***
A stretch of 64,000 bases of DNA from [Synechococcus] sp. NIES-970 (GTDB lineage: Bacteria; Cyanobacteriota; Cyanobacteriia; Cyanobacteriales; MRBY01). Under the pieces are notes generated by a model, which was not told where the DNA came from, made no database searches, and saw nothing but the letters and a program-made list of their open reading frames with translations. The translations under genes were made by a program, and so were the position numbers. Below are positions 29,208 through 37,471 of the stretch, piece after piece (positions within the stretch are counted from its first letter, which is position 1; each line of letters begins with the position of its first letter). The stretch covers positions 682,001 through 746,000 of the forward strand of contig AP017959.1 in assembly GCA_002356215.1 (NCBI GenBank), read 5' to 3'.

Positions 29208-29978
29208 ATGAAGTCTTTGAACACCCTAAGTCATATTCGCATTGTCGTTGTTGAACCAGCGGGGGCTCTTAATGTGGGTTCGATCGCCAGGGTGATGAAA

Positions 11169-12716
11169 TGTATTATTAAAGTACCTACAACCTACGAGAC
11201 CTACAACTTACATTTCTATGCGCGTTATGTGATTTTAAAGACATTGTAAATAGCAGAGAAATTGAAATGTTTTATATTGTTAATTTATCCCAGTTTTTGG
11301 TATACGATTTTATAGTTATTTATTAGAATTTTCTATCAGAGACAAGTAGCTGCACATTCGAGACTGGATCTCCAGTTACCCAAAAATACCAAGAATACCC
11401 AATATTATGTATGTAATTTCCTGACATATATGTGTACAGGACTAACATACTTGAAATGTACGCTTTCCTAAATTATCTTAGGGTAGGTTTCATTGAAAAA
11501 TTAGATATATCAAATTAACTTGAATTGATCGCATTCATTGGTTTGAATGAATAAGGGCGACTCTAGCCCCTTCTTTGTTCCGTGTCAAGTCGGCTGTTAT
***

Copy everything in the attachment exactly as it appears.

A stretch of 64,000 bases of DNA from [Synechococcus] sp. NIES-970 (GTDB lineage: Bacteria; Cyanobacteriota; Cyanobacteriia; Cyanobacteriales; MRBY01). Under the pieces are notes generated by a model, which was not told where the DNA came from, made no database searches, and saw nothing but the letters and a program-made list of their open reading frames with translations. The translations under genes were made by a program, and so were the position numbers. Below are positions 29,208 through 37,471 of the stretch, piece after piece (positions within the stretch are counted from its first letter, which is position 1; each line of letters begins with the position of its first letter). The stretch covers positions 682,001 through 746,000 of the forward strand of contig AP017959.1 in assembly GCA_002356215.1 (NCBI GenBank), read 5' to 3'.

Positions 29208-29978
29208 ATGAAGTCTTTGAACACCCTAAGTCATATTCGCATTGTCGTTGTTGAACCAGCGGGGGCTCTTAATGTGGGTTCGATCGCCAGGGTGATGAAA

Positions 11169-12716
11169 TGTATTATTAAAGTACCTACAACCTACGAGAC
11201 CTACAACTTACATTTCTATGCGCGTTATGTGATTTTAAAGACATTGTAAATAGCAGAGAAATTGAAATGTTTTATATTGTTAATTTATCCCAGTTTTTGG
11301 TATACGATTTTATAGTTATTTATTAGAATTTTCTATCAGAGACAAGTAGCTGCACATTCGAGACTGGATCTCCAGTTACCCAAAAATACCAAGAATACCC
11401 AATATTATGTATGTAATTTCCTGACATATATGTGTACAGGACTAACATACTTGAAATGTACGCTTTCCTAAATTATCTTAGGGTAGGTTTCATTGAAAAA
11501 TTAGATATATCAAATTAACTTGAATTGATCGCATTCATTGGTTTGAATGAATAAGGGCGACTCTAGCCCCTTCTTTGTTCCGTGTCAAGTCGGCTGTTAT